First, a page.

Firming Russian borders

Carrot and stick: Putin woos former Soviet republics, punishes countries harboring enemies.

May 27, 2000

PRESIDENT Vladimir Putin is moving on two fronts to strengthen his grip on Russia. He is using administrative centralization as a way to bring his country's far-flung regions under tighter Kremlin control. He is also forging closer links to now-independent former Soviet republics willing to cooperate with Moscow.

Largely because of his five-year training as a KGB spy in East Germany, Mr. Putin is strongly European in his orientation. But because of the war in Chechnya, he has come to recognize the vulnerability of the old Soviet empire's Asian borders.

This was a priority when leaders of several ex-Soviet states recently met in Belarus for talks about security. Particular attention was devoted to Afghanistan.

Moscow threatened the ruling Taliban movement there with air strikes unless it stops aid to Chechnya and Islamic insurgents in other former Soviet republics. Taliban warned that it will hold Uzbekistan and Tajikistan responsible for any Russian strikes.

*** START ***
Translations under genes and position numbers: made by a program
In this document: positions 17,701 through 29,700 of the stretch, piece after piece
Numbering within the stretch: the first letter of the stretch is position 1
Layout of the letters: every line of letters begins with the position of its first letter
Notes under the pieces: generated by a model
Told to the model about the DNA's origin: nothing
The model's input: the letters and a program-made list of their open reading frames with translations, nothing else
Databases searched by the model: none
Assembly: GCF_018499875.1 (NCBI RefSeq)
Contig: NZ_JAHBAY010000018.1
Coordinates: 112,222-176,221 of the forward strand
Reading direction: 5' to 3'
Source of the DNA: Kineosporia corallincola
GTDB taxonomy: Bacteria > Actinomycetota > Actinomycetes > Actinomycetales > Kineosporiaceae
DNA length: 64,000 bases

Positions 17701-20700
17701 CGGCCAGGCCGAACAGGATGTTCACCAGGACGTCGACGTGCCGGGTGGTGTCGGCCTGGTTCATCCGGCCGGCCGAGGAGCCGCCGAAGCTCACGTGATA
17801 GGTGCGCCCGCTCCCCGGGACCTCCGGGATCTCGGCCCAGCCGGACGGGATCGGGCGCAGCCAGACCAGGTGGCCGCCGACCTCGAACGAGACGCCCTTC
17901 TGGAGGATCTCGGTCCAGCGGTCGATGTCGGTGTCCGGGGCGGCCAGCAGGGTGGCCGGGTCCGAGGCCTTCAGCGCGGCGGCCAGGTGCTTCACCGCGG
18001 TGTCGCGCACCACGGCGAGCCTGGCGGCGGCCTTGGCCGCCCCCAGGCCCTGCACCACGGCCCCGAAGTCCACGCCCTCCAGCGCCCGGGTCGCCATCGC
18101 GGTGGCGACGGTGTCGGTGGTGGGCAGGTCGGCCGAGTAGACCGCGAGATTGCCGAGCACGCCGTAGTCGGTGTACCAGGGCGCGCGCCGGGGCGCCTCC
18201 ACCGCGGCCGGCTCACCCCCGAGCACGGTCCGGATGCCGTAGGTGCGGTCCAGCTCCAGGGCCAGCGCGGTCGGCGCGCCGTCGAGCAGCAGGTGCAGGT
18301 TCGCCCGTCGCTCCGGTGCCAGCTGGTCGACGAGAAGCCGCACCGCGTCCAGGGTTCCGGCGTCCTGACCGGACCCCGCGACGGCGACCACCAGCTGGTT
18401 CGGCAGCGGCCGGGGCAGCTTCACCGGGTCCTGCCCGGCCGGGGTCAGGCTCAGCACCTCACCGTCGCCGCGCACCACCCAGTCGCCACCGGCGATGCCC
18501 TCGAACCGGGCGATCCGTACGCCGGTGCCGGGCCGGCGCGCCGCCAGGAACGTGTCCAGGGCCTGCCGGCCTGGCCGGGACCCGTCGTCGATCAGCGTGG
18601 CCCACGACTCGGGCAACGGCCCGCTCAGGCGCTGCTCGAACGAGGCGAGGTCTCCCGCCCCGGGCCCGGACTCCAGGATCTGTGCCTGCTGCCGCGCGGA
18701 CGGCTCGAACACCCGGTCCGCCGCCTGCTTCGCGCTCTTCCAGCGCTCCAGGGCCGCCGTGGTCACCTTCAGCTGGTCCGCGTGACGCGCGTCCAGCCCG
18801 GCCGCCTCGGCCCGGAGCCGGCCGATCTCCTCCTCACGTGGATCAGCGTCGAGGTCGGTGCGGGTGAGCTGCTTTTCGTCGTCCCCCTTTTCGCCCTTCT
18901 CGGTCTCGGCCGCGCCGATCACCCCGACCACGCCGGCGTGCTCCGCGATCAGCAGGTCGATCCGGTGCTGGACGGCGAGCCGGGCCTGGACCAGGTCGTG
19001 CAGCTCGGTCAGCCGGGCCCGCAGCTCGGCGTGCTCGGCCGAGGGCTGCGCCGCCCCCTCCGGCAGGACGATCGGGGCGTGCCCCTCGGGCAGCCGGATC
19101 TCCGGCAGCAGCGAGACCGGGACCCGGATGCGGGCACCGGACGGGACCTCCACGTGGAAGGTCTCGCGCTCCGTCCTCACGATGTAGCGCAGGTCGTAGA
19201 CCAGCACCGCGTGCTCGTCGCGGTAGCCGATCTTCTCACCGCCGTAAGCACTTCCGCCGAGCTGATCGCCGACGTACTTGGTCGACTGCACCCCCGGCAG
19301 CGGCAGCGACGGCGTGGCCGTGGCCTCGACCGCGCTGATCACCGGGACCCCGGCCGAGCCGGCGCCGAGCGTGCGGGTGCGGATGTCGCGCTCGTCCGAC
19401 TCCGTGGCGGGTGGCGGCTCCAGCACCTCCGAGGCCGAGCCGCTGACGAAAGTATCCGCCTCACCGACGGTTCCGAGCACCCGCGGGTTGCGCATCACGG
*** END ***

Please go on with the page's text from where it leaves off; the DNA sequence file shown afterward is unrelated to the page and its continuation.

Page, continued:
Taliban has long-standing links to Osama bin Laden and other international terrorists. In fact, that's why the U.S. military raided training compounds in Afghanistan nearly two years ago. Moscow's warnings show its renewed interest in Afghanistan, where its troops were defeated in a long war in the 1980s that claimed 15,000 Russian dead.

Border security concerns also contributed to Mr. Putin's recent move against Russia's powerful regional governors.

Years of systematic mismanagement has thrown much of Russia's strategic Far East into chaos. Vladivostok, the headquarters of Russia's Pacific navy, is without heat or reliable electricity. The same goes for the Sakhalin Island, across from Japan.

President Putin has now sent his satraps to oversee the local governors -- and to fire them, if necessary.

This kind of drastic power grab would have been resisted had President Boris Yeltsin attempted it. But Mr. Putin's popularity is so high that his stratagem has stirred little opposition.

When President Clinton meets with Mr. Putin in Moscow June 3-5, many international topics will be on the agenda.

To Mr. Putin, they may be of secondary importance to assurances that Washington will not undermine his efforts to restore Russia's sphere of influence.

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